I Can Balance that Budget for you Mr. Congressman

You apparently can’t or won’t get it done. That may sound shocking to some, unimportant to others, a foul to many who’s pet projects and earmarks will be done in, but with all the political battle cries it is worth exploring… simply because it can be done.

Federal Deficit Through the Years

In 2011 deficit spending was $1.3 Trillion. [1] So far in 2012 we are ~11.5 percent under last year’s pace but at this rate will likely top the $1 Trillion mark again in 2012. The difference so far appears to be an increase in tax receipts due to a bit stronger economy coupled with a reduction of spending. [2] To conservatives this would indicate we are on the right track even though I suspect political rhetoric will preclude saying it out loud. Liberals and I in this case, lament the loss of public sector jobs as the cuts have taken effect and in-turn pushed more folks onto the roles of the unemployed. [3]

To balance the budget will take cooperation of both major parties accepting things each object to. We cannot, as Phillips articulates (American Theocracy) give huge tax breaks, and then insist on balancing the budget solely through spending cuts. It will take both. Remember it was balanced not too many years ago.  There are both conservative and liberal readers here and I’m confident the direction I’m heading will provide enough discussion, debate, agreement, and consternation for all. For Modern Monetary Theory supporters keep reading, you may be able to bear some of my solutions. Over the next weeks or perhaps more I’ll put forth inputs and hope readers will jump in with comments to help refine these as we move forward. We will not all agree but let’s not allow ourselves to fall prey to the DC stalemate where our national (alleged) leadership simply cannot support any idea but their own party’s and political contributors.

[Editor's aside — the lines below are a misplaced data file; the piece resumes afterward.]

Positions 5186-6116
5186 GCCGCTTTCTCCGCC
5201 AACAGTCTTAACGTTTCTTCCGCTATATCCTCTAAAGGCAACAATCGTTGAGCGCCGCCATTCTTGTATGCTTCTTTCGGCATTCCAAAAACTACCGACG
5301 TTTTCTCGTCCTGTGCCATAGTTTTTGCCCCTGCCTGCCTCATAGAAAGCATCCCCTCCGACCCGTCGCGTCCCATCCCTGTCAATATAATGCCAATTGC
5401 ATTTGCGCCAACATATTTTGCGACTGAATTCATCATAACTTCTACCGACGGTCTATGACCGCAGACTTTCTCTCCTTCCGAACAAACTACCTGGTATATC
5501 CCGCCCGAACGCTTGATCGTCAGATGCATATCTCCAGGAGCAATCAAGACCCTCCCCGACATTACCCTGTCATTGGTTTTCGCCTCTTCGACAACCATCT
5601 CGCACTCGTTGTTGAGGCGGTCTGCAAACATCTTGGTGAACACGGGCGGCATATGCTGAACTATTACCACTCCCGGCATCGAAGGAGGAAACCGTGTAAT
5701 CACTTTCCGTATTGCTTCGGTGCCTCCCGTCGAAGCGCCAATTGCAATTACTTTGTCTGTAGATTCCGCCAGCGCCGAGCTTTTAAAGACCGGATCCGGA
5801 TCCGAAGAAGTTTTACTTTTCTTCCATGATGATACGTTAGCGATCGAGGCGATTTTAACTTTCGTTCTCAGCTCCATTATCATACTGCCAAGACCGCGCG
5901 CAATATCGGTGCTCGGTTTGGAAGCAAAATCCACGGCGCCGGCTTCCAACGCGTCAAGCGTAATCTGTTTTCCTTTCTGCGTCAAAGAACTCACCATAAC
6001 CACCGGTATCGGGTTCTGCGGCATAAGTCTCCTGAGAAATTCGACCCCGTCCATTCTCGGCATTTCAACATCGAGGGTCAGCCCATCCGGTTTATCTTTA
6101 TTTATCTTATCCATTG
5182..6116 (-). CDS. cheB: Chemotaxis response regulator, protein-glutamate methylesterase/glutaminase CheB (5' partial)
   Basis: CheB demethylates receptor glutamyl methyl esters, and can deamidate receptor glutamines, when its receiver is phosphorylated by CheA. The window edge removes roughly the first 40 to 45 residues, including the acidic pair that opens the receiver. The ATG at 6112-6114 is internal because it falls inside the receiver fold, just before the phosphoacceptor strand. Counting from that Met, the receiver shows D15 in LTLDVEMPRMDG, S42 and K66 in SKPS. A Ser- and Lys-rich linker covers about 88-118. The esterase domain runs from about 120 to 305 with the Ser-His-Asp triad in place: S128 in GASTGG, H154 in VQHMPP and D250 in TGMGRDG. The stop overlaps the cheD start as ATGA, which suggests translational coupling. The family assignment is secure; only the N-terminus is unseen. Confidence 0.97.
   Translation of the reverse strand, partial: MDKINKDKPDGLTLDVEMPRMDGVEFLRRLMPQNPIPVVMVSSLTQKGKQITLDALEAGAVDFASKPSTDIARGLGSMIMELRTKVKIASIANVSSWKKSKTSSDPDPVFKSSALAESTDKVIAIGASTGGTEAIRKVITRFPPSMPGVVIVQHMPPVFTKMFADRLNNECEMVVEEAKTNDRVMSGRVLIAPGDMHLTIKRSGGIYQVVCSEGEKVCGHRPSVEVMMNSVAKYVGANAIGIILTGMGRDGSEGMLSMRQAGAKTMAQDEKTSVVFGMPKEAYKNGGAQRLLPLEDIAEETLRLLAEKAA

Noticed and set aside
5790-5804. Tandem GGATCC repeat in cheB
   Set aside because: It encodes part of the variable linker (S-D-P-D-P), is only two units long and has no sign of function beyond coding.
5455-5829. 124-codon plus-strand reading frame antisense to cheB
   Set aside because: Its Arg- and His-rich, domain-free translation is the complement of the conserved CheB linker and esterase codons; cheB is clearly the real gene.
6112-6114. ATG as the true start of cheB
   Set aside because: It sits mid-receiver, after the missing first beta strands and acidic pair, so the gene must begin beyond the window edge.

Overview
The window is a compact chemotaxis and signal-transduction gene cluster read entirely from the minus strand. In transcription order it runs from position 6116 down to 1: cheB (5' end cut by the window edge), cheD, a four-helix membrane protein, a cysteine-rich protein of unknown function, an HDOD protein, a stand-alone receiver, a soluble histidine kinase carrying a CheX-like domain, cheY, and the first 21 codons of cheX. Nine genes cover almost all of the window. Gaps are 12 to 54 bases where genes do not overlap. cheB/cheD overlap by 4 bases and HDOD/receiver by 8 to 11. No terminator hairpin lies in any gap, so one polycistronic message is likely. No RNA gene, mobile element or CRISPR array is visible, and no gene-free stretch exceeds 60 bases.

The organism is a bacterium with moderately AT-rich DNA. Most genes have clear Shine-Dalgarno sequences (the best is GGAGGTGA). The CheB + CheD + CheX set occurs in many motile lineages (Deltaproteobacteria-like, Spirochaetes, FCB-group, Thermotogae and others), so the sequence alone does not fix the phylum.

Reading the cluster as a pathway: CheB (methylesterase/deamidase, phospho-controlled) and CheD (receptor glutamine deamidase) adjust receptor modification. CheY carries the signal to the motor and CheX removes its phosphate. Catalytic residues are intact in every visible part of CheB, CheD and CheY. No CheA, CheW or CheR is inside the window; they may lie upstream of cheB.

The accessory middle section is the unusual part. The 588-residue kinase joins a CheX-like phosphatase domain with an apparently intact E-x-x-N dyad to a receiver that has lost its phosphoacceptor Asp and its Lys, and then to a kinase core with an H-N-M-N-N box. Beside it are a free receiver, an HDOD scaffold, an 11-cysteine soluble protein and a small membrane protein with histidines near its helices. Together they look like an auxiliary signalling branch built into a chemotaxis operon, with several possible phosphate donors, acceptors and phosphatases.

Without detailstoday, here are topics I’ll cover in future posts. Subsidies on fossil fuels, energy distribution, alternative energy, banks; taxes including long-term gains rules and rates, foreign tax credits, and certain exemptions; and other topics like the military budget, drug war options, coin seignorage, and reducing the interest on existing debt.

None of these will solve the issue by itself, but one of my pet peeves is the old saying of “this (or that) change really won’t make much difference to the overall debt”. Let’s face it, no one who’s run up a big credit debt did it with a single purchase, but over many small things it grew and grew and grew. Same here, we and congress can nickel and dime this elephant down to nothing…just like your own budget. As I go, we can add up some numbers and see where it stands. In the end, we’re looking for a rough Trillion dollars annually. Piece of cake, but it’ll be a big piece to swallow.

[1] http://www.reuters.com/article/2011/10/07/us-usa-debt-cbo-idUSTRE7965IA20111007

[2] http://www.washingtonpost.com/business/news-summary-us-budget-deficit-totals-974-billion-through-july-trails-last-years-pace/2012/08/10/0212f216-e326-11e1-89f7-76e23a982d06_story.html

[3] http://americanmoneylies.com/?p=90

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